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Home arrow Environment arrow Inflammatory Disorders of the Nervous System: Pathogenesis, Immunology, and Clinical Management
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CIDP Variants

Only 50% of patients with CIDP present with classic features described above [77]. Other variants of CIDP include sensory-predominant, motor-predominant, ataxic, chronic inflammatory sensory polyradiculopathy (CISP), and multifocal acquired demyelinating sensory and motor (MADSAM) neuropathy.

Five to thirty-five percent of CIDP patients present with sensory symptoms in their lower extremities [78]. Despite this purely sensory presentation from the clinical standpoint, motor nerve conduction abnormalities consistent with demyelination can be found in many of these patients, and a pure sensory variant of CIDP has only been reported rarely [79, 80]. On the other hand, many of the patients with purely sensory variant will develop motor involvement years later [81]. Sensory CIDP may mimic sensory ganglionopathy if the sensory action potentials are absent and motor conduction studies are entirely normal. In these instances, nerve biopsy may be required for the diagnosis [79, 82]. A rare (~5%) predominantly sensory ataxic form of CIDP (chronic immune sensory polyradiculopathy (CISP)) is a distinct clinical entity that involves large fibers of the dorsal roots rather than distal sensory nerves [83, 84]. In these cases peripheral nerve conduction studies may be unrevealing, and somatosensory conduction potentials may need to confirm demyelination of the sensory nerve roots [85]. The motor-predominant variant of CIDP presents with relatively symmetric proximal and distal muscle weakness, demyelination on the nerve conduction study, and minimal or absent sensory involvement, which occurs in about 7-10% of patients with CIDP, more commonly in young adults <20 years of age [78, 86, 87]. The main differential diagnosis for motor variant of CIDP is multifocal motor neuropathy. Multifocal acquired demyelinating sensory and motor (MADSAM, aka Lewis-Sumner syndrome) neuropathy is a focal variant which occurs in about 6-15% of CIDP patients [78]. MADSAM presents with an asymmetrical muscle weakness and sensory changes, usually starting in one or both upper extremities. Later in its clinical course, MADSAM may become more diffuse and involve both lower extremities as well.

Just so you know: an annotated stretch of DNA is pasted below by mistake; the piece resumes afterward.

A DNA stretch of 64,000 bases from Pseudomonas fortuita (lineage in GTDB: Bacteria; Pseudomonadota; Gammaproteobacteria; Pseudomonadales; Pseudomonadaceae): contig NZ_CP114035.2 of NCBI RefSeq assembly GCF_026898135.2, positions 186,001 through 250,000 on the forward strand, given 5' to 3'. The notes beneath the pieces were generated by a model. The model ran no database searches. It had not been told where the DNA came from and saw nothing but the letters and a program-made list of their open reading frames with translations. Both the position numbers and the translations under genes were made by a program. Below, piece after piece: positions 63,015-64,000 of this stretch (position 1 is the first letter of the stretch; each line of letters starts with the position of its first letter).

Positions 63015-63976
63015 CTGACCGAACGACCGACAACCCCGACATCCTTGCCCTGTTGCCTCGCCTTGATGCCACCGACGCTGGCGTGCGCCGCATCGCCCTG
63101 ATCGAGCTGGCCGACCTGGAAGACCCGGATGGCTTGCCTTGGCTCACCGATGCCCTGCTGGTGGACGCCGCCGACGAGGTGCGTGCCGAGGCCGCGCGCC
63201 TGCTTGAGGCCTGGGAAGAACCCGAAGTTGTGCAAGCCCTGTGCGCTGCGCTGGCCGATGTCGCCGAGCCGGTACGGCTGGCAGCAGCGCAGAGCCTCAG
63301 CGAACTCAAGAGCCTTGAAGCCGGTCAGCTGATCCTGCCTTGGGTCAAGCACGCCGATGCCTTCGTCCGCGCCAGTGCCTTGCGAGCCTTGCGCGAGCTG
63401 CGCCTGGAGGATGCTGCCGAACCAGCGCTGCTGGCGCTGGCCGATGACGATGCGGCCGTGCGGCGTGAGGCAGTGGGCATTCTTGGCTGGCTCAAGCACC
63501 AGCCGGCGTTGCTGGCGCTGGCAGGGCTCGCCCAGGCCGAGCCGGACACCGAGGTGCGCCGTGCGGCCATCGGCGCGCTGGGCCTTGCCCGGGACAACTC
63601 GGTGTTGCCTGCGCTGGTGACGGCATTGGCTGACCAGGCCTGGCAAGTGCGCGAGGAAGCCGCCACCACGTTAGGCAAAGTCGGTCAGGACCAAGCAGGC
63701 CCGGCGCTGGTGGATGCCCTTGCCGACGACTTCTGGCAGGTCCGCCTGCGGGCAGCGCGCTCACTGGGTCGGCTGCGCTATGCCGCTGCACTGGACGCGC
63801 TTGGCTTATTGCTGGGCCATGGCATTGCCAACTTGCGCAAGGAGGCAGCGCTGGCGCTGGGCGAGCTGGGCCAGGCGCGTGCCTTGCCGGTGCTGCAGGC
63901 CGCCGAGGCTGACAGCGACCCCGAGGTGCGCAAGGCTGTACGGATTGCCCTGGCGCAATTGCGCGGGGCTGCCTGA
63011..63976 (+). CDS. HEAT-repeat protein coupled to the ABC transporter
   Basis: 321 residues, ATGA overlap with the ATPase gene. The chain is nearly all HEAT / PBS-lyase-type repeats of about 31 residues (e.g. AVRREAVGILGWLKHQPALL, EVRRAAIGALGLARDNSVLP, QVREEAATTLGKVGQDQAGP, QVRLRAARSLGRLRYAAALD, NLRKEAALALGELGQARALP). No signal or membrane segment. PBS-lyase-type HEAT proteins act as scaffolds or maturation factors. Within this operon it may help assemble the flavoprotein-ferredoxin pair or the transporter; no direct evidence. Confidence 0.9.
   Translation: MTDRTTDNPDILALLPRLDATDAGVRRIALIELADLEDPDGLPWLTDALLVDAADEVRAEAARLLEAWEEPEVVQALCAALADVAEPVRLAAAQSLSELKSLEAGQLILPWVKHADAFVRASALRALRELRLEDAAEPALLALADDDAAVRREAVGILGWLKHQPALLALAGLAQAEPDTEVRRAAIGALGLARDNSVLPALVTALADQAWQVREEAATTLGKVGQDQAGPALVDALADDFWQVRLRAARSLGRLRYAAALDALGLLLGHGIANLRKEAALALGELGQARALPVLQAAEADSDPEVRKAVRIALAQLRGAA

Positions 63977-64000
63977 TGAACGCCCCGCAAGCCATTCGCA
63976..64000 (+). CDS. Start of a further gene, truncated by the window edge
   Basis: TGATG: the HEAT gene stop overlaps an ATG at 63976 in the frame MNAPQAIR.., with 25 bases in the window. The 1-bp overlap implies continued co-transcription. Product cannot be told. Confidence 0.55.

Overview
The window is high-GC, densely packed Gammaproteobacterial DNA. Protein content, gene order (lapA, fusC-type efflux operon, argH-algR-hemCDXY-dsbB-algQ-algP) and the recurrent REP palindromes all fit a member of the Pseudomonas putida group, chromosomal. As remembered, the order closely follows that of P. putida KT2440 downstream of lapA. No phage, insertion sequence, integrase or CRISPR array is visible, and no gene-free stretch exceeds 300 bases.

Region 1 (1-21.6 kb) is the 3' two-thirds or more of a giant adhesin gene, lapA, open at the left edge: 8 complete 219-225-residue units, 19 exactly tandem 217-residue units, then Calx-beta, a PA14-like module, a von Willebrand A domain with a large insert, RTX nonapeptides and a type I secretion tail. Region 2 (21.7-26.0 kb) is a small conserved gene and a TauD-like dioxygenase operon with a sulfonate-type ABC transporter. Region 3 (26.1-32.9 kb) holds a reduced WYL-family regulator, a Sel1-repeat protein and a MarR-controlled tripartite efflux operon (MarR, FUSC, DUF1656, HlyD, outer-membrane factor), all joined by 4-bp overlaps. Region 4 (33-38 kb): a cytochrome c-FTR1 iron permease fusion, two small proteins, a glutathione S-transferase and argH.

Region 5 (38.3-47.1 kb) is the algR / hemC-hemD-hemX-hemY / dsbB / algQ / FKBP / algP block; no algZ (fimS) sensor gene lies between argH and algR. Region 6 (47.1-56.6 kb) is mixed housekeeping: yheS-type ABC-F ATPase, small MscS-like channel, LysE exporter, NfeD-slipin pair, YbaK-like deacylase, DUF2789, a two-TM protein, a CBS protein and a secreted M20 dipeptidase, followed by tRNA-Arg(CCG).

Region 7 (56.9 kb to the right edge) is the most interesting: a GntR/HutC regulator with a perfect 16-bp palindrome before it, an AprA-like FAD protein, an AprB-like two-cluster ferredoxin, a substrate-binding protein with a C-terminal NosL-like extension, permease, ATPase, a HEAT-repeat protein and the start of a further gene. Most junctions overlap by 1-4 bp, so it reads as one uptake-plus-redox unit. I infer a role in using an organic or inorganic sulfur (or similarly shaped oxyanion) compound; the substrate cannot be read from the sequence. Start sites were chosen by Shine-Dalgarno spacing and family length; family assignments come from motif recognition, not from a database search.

It is differentiated from axonal mononeuritis multiplex by the presence of segmental demyelination in the nerve conduction study, involving both motor and sensory nerves.

 
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